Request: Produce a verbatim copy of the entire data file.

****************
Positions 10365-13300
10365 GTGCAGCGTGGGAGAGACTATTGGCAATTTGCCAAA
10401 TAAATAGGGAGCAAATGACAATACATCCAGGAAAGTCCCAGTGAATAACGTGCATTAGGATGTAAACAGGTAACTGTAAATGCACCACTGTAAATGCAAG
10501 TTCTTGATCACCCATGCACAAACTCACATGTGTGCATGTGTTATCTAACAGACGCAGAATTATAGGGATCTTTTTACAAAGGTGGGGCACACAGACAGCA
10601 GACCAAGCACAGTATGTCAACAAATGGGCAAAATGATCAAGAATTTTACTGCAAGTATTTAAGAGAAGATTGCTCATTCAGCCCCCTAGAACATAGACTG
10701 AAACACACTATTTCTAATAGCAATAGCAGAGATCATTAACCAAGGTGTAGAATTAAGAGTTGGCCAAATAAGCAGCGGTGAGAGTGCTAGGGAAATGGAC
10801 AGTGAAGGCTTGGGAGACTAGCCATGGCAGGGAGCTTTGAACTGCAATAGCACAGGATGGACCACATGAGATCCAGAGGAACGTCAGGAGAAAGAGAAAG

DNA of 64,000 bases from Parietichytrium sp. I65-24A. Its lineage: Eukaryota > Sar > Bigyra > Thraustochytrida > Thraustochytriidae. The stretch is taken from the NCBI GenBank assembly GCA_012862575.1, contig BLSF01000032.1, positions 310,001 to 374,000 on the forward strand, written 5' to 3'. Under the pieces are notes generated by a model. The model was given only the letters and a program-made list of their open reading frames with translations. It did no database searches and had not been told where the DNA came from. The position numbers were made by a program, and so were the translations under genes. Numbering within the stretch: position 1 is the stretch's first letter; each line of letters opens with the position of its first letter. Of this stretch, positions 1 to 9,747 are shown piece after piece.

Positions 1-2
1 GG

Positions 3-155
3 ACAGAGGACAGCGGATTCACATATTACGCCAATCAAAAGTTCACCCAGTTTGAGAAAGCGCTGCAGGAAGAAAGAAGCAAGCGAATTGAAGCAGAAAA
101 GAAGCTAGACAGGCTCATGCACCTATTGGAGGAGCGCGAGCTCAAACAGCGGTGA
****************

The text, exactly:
Positions 10365-13300
10365 GTGCAGCGTGGGAGAGACTATTGGCAATTTGCCAAA
10401 TAAATAGGGAGCAAATGACAATACATCCAGGAAAGTCCCAGTGAATAACGTGCATTAGGATGTAAACAGGTAACTGTAAATGCACCACTGTAAATGCAAG
10501 TTCTTGATCACCCATGCACAAACTCACATGTGTGCATGTGTTATCTAACAGACGCAGAATTATAGGGATCTTTTTACAAAGGTGGGGCACACAGACAGCA
10601 GACCAAGCACAGTATGTCAACAAATGGGCAAAATGATCAAGAATTTTACTGCAAGTATTTAAGAGAAGATTGCTCATTCAGCCCCCTAGAACATAGACTG
10701 AAACACACTATTTCTAATAGCAATAGCAGAGATCATTAACCAAGGTGTAGAATTAAGAGTTGGCCAAATAAGCAGCGGTGAGAGTGCTAGGGAAATGGAC
10801 AGTGAAGGCTTGGGAGACTAGCCATGGCAGGGAGCTTTGAACTGCAATAGCACAGGATGGACCACATGAGATCCAGAGGAACGTCAGGAGAAAGAGAAAG

DNA of 64,000 bases from Parietichytrium sp. I65-24A. Its lineage: Eukaryota > Sar > Bigyra > Thraustochytrida > Thraustochytriidae. The stretch is taken from the NCBI GenBank assembly GCA_012862575.1, contig BLSF01000032.1, positions 310,001 to 374,000 on the forward strand, written 5' to 3'. Under the pieces are notes generated by a model. The model was given only the letters and a program-made list of their open reading frames with translations. It did no database searches and had not been told where the DNA came from. The position numbers were made by a program, and so were the translations under genes. Numbering within the stretch: position 1 is the stretch's first letter; each line of letters opens with the position of its first letter. Of this stretch, positions 1 to 9,747 are shown piece after piece.

Positions 1-2
1 GG

Positions 3-155
3 ACAGAGGACAGCGGATTCACATATTACGCCAATCAAAAGTTCACCCAGTTTGAGAAAGCGCTGCAGGAAGAAAGAAGCAAGCGAATTGAAGCAGAAAA
101 GAAGCTAGACAGGCTCATGCACCTATTGGAGGAGCGCGAGCTCAAACAGCGGTGA